Insights Three and Vodafone merger – next steps

On Friday 26 January 2024, the parent companies of Three UK and Vodafone UK filed their official merger notification with the Competition and Markets Authority (“CMA”). The notification covers their intent to combine their telecommunication operations by creating a new joint venture and a unified network provider. This much anticipated development raises the crucial question: what happens next and when?

The CMA has swiftly responded by launching a formal investigation into the proposed merger, examining its potential impact on competition for consumers and businesses within the UK. Detailed information on the CMA investigation is available in their Press Release: CMA launches formal investigation into Vodafone/Three merger. The CMA, armed with the information and evidence needed from the merging parties, now has 40 working days until 22 March 2024 to conduct a “Phase 1 investigation”. This phase aims to determine whether the merger poses a realistic prospect of “substantial lessening of competition in the UK” (“SLC”). If so, a more substantial “Phase 2” investigation may follow. The merging parties could modify aspects of the merger (by giving “Undertakings in Lieu”) to resolve any competition concerns at Phase 1, conditional on the CMA’s acceptance.

Sarah Cardell, Chief Executive of the CMA, has gone on to underscore the significance of this process by emphasising that:

This deal would bring together two of the major players in the UK telecommunications market, which is critical to millions of everyday customers, businesses and the wider economy. The CMA will assess how this tie-up between rival networks could impact competition before deciding next steps.”

The CMA has invited views by 9 February 2024 from any interested parties on how the merger could affect competition. This follows last year’s preliminary invitation to comment (which ran until 12 November 2023). The CMA assures that it will take into account all previously submitted views, eliminating the need for re-submission to the current process.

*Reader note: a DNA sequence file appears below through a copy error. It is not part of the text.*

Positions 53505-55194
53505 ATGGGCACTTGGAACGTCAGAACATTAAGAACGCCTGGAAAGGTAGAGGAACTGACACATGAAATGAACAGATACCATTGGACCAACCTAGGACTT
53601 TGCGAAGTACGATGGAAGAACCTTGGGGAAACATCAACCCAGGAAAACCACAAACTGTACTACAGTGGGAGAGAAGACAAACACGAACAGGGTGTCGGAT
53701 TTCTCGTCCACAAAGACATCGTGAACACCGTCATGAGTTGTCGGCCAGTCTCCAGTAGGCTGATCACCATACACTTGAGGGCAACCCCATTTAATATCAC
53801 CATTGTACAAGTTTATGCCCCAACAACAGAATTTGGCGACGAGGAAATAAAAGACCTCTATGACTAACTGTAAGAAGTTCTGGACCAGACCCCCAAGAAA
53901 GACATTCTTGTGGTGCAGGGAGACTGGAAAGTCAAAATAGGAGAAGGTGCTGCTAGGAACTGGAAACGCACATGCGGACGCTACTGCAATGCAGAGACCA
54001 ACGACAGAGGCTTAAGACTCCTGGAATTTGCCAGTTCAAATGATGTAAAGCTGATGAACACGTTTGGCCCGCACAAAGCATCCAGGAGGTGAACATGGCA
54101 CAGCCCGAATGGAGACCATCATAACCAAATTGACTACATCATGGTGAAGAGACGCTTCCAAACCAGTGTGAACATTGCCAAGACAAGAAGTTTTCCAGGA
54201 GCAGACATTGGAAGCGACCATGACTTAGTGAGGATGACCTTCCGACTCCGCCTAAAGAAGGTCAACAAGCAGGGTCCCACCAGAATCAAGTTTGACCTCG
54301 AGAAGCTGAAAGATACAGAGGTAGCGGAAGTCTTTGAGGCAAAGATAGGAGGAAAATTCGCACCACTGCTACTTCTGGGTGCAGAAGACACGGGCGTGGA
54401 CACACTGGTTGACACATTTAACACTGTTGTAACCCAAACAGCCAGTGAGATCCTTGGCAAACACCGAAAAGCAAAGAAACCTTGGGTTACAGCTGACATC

If the CMA determines a realistic prospect of an SLC during its Phase 1 investigation, it must then commence a more detailed Phase 2 investigation. However, an interesting possibility arises: if the merging businesses offer clear cut Undertakings in Lieu to remedy any identified SLC within 5 working days of the Phase 1 investigation findings being issued, the CMA may decide that a Phase 2 investigation is not required. The merging parties do not have to wait for the Phase 1 findings to start conversations with the CMA regarding appropriate Undertakings in Lieu. It would be surprising if these discussions have not already started.

Assuming that the Phase 2 investigation occurs, it will commence at the end of March and extend for up to 24 weeks (potentially 32 weeks for “special reasons”). During this period, a CMA panel of independent members will conduct an in-depth investigation to assess any SLC from the merger, and recommend any necessary remedies, ranging from business divestments to prohibiting the merger altogether. The CMA must then make an order to accept undertakings from the merging parties to give effect to the Phase 2 remedies. In practice, any final decision and associated conditions for the merger may not be known until December 2024.